What must it be like to be a lesbian, gay, bisexual, and transgender in a conservative country? This year, the Kashish Mumbai International Queer Film Festival will highlight the travails of the LGBT community by screening films from countries such as Iran, Pakistan, Serbia and Israel.
Still from Noor, a film about the LGBT community in Pakistan.
The queer film festival, in its fourth year, will showcase 132 films from 40 countries, and this is the first time entries have come in from Iran and Pakistan.
“We are reaching out to countries where it is difficult to be a LGBT member and is even more difficult for filmmakers to make films on the community,” said festival director Sridhar Rangayan. “Many of these entries are award-winning films and include well-known regional actors. Hence, the festival will cater to a diverse audience for the cinematic experience,” he added.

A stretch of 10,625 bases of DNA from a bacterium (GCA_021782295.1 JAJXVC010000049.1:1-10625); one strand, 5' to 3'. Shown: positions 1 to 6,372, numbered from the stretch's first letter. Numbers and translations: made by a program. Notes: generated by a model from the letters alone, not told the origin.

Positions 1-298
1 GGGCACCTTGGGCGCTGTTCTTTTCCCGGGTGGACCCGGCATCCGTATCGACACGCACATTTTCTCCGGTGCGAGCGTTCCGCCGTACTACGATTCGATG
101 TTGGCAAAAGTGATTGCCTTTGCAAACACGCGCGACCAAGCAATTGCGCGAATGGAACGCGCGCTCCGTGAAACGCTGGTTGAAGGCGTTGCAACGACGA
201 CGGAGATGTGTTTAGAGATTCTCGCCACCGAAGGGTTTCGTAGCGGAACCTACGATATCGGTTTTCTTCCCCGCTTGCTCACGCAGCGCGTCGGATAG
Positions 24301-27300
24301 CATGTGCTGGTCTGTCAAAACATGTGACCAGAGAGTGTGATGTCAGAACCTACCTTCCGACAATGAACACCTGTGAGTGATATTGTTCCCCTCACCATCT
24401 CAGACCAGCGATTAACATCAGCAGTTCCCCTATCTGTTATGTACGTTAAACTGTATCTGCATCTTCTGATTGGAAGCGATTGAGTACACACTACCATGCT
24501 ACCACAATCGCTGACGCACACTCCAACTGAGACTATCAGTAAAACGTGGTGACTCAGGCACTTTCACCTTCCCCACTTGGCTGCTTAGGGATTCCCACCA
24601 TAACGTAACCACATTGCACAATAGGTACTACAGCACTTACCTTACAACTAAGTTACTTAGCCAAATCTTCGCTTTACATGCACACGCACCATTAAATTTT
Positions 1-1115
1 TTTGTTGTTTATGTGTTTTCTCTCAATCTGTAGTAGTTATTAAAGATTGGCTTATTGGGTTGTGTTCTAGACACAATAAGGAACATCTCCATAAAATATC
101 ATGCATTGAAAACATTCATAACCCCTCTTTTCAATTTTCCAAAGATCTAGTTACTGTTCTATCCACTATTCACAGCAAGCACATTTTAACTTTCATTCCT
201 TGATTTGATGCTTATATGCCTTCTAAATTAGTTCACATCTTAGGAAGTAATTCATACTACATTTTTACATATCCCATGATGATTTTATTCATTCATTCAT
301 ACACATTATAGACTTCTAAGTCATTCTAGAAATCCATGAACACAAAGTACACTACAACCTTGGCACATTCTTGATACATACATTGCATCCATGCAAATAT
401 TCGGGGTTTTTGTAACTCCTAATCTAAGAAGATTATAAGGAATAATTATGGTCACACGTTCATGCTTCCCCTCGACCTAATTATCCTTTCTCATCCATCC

The festival has a ‘ country focus’ every year, where several documentaries and short films from the country are put together and screened. This year, the focus is on China, with two feature films, two documentaries and three short films from the neighbouring country to be screened at the festival.
“Filmmaking within the LGBT community in China is underground. Two years ago, when I had gone there to attend the Beijing Queer Film Festival, the authorities had stopped it,” said Rangayan.
Community members felt that exposure to such films would create awareness in the community about the struggles of fellow community members in other countries.
“As urban citizens, many of us are not aware about the issues among community members elsewhere, even in smaller towns in our own country, and these films will help create awareness about the importance of rights,” said Pallav Patankar, from the Humsafar Trust, a non-profit that works for the LGBT community.